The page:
A study published in Psychiatry Research: Neuroimaging found that 6 weeks of lithium therapy was associated with positive brain adaptations among young adults with bipolar disorder (BD).

This study was conducted between 2010 and 2012 at the University of Sao Paulo in Brazil. Patients (N=23) with BD in an acute depressive episode underwent magnetic resonance imaging (MRI) at baseline and following 6 weeks of lithium monotherapy. Changes to brain structures were evaluated.

Patients were aged mean 28.5±5.6 years, 73.9% were women, and all had fewer than 3 mood episodes in their lifetime.


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After 6 weeks of lithium, 86.2% responded to treatment and 62.0% were in remission and the mean Hamilton Depression Rating Scale (HAM-D) and Young Mania Rating Scale (YMRS) scores were 7.6±5.9 and 2.8±3.6 points, respectively.

The brain regions with an extreme level of evidence that lithium treatment had an effect on region volume were third ventricle (-4.83%), cortex (0.62%), total gray matter (0.57%), and right lateral ventricle (-5.98%). The regions with very strong evidence were left lateral ventricle (-6.15%), brain stem (0.54%), and right hippocampus (0.88%). The regions with strong evidence of an effect were supratentorial region (0.28%), fourth ventricle (-2.11%), right thalamus proper (1.02%), right cerebellum white matter (0.79%), and right cerebellum cortex (0.52%).

This study was likely limited by the short study duration. Some previous studies have found that the changes in brain volume peak at 10-16 weeks after lithium treatment.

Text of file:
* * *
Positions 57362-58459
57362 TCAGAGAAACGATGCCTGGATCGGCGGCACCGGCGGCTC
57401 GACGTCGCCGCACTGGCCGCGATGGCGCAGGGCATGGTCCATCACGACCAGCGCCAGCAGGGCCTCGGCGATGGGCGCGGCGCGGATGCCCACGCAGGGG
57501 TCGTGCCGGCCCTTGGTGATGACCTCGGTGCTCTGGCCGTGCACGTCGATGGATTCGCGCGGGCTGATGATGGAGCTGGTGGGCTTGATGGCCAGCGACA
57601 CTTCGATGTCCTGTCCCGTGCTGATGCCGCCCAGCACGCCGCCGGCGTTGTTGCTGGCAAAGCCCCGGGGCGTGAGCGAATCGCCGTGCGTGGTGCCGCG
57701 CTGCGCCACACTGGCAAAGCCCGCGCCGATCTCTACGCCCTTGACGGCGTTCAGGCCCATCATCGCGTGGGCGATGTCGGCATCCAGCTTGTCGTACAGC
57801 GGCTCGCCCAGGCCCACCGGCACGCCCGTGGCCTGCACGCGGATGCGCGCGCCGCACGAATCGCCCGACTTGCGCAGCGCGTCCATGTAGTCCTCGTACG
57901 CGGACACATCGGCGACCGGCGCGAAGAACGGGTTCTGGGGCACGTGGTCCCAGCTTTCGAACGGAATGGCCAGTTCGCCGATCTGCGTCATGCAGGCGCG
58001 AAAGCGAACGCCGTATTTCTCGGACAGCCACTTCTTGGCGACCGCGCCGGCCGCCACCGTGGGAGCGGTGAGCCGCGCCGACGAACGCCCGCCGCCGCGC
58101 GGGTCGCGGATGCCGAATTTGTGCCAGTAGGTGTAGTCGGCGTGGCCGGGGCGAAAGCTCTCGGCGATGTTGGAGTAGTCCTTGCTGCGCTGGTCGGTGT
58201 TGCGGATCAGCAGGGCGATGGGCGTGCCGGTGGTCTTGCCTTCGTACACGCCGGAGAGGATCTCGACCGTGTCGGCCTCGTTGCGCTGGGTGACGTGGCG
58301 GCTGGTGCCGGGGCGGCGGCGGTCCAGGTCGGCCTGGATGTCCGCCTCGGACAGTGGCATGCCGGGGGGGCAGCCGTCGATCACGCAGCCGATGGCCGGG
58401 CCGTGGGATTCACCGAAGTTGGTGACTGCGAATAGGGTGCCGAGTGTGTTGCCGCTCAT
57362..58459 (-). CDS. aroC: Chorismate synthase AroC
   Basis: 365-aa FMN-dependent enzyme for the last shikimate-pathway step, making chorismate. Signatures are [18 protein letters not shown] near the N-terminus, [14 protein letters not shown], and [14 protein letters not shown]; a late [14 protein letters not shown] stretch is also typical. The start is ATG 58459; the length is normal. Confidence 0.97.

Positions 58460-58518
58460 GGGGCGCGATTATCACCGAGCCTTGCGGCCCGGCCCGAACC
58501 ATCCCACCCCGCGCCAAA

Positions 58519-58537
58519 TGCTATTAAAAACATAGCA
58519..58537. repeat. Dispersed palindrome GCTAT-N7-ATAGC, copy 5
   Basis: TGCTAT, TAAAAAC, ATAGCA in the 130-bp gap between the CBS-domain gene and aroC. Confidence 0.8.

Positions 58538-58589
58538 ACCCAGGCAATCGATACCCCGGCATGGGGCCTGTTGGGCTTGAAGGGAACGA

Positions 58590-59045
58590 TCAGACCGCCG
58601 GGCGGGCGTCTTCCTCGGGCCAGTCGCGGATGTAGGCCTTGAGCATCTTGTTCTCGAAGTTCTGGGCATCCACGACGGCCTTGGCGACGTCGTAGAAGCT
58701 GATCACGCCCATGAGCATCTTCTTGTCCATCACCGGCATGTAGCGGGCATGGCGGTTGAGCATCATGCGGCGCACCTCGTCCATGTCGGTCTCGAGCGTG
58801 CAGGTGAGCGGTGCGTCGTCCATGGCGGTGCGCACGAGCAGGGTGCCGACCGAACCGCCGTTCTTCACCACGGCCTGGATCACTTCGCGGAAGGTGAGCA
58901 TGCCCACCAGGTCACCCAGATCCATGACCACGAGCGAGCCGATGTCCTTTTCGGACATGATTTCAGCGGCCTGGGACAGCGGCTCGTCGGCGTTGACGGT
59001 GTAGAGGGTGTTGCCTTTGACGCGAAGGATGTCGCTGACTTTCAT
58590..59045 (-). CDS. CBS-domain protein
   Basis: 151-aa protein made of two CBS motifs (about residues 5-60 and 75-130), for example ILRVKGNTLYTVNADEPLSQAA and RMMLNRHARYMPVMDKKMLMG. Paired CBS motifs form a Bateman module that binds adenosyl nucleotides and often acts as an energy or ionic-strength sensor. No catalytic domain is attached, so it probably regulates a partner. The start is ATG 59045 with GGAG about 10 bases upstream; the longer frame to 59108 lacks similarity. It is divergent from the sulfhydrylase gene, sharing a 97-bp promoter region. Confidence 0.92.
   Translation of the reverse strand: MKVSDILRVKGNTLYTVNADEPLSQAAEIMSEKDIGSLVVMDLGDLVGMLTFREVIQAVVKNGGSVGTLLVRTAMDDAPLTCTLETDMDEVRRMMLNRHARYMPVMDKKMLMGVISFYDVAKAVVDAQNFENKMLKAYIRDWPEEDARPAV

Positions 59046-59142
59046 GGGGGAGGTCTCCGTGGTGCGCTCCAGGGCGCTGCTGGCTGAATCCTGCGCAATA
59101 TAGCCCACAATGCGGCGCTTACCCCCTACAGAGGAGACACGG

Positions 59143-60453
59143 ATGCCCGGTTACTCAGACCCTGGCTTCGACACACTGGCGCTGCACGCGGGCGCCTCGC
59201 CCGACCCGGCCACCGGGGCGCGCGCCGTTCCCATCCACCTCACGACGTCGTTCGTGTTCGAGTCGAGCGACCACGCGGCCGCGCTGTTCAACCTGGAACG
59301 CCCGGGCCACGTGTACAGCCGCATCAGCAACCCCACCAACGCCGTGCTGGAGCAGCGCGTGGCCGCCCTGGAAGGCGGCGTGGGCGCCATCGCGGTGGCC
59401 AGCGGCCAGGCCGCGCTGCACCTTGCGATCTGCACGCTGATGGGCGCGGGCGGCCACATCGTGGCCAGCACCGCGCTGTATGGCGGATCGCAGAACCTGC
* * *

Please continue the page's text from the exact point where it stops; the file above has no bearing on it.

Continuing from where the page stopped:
The study authors concluded, “In line with prior studies, following lithium treatment, patients displayed reductions in lateral, third, and fourth ventricular volume. Evidentiary certainty was strong (or better) for the volumetric increases in total gray matter, cortical, supratentorial, brain stem, right thalamic, and right cerebellar (cortical and white matter). Larger thalamic volumes are consistent with the results of the 2 largest MRI studies to date. Likewise, larger global gray matter volumes are consistent with meta and mega analyses.”

Disclosure: Multiple authors declared affiliations with industry. Please refer to the original article for a full list of disclosures.

Reference

Jones G, Suchting R, Zanetti MV, et al. Lithium affects cortical and subcortical volume in bipolar depressed patients. Psychiatry Res Neuroimaging. 2022;324:111494. doi:10.1016/j.psychresns.2022.111494